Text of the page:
Clobbering free speech with the Constitution
Religion & Liberty Online

Clobbering free speech with the Constitution

“When it’s too late to intimidate, it’s never too late to retaliate,” says Bruce Edward Walker in this week’s Acton Commentary.

It was in 2010 that the U.S. Supreme Court’s decided Citizens United by a 5-4 vote. The decision overturned most campaign finance provisions of the bipartisan McCain-Feingold Act. Kimberley Strassel, in her 2016 book The Intimidation Game: How the Left is Silencing Free Speech, depicts Sen. John McCain’s co-sponsorship of the bill as the Arizona Republican’s public penance for his political embarrassment as one of five senators snared in the Savings and Loan corruption imbroglio. As one of the “Keating Five,” McCain was accused of improper intervention on behalf of Charles H. Keating, Jr., chairman of the Lincoln Savings and Loan Association in 1987.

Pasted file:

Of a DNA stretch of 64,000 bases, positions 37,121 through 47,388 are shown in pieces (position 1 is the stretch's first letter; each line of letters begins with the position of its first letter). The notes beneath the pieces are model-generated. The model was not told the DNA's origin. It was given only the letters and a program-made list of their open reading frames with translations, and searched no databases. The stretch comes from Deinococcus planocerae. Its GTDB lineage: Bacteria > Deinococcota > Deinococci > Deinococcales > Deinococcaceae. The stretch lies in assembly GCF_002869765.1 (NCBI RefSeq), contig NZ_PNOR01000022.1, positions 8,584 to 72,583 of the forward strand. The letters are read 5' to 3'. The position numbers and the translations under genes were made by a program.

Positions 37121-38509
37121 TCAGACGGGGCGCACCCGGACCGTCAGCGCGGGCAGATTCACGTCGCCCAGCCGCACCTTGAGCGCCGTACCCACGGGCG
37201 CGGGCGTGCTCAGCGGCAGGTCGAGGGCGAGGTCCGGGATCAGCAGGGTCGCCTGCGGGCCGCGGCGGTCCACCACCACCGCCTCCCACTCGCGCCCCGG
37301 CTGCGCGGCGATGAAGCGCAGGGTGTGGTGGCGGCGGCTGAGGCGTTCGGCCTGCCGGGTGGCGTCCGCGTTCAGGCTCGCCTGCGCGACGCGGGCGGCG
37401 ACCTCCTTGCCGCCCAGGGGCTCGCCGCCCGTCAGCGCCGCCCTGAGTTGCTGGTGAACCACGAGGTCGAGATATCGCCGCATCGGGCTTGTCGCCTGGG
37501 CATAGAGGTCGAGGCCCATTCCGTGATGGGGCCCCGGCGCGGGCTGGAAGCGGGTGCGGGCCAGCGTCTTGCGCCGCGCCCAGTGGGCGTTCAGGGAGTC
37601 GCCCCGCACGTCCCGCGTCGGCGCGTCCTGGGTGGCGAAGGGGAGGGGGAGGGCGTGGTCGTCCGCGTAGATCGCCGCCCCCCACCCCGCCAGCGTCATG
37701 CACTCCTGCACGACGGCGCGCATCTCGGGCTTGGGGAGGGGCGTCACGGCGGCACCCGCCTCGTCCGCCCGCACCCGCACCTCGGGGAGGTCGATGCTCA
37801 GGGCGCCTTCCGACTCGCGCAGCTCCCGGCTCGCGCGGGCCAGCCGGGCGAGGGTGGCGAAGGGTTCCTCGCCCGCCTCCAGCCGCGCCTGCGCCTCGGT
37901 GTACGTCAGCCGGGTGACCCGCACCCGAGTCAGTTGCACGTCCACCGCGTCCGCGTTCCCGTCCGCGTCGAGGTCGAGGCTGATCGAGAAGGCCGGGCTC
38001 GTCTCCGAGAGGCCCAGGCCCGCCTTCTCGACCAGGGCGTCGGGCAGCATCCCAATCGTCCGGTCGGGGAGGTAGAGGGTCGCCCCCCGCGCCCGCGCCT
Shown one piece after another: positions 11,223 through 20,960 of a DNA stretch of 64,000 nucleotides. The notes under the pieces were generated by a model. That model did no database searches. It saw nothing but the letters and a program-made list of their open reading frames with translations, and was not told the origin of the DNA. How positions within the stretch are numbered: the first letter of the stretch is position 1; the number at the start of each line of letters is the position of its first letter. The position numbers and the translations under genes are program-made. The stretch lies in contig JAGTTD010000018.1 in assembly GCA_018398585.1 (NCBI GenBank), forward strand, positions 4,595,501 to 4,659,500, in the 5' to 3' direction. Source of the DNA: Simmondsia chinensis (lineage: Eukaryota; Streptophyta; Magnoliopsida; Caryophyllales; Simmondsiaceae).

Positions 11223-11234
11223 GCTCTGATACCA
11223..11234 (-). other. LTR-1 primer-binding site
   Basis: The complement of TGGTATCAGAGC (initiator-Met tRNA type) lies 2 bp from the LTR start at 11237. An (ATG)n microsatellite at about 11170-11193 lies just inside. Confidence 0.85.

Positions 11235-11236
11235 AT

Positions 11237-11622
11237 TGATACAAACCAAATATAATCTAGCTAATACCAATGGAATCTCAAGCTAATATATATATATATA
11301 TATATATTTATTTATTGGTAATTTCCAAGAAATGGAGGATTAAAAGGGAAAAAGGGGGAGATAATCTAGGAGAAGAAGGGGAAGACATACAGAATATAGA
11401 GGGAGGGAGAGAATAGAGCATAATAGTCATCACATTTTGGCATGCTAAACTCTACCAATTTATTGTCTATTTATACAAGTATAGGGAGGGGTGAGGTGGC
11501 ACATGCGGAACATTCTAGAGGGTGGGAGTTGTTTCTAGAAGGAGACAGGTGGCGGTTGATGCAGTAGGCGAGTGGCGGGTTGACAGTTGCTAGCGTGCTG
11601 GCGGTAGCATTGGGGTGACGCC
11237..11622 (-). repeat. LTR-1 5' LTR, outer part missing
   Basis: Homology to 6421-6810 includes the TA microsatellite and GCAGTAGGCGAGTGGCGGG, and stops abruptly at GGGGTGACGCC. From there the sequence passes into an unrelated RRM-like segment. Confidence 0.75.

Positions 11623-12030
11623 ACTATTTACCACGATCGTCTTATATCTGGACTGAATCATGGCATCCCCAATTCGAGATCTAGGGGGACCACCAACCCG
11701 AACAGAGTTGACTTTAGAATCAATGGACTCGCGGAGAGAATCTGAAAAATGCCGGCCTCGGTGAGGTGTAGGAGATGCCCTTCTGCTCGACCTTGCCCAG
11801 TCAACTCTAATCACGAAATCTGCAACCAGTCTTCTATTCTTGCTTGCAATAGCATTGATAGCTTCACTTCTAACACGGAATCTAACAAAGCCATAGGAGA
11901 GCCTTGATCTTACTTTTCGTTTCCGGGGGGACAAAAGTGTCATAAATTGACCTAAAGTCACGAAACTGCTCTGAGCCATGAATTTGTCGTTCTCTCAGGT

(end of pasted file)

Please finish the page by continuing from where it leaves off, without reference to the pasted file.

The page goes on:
The full text of the essay can be found here. Subscribe to the free, weekly Acton Commentary and other publications here.

Joe Carter

Joe Carter is a Senior Editor at the Acton Institute. Joe also serves as an editor at the The Gospel Coalition, a communications specialist for the Ethics and Religious Liberty Commission of the Southern Baptist Convention, and as an adjunct professor of journalism at Patrick Henry College. He is the editor of the NIV Lifehacks Bible and co-author of How to Argue like Jesus: Learning Persuasion from History's Greatest Communicator (Crossway).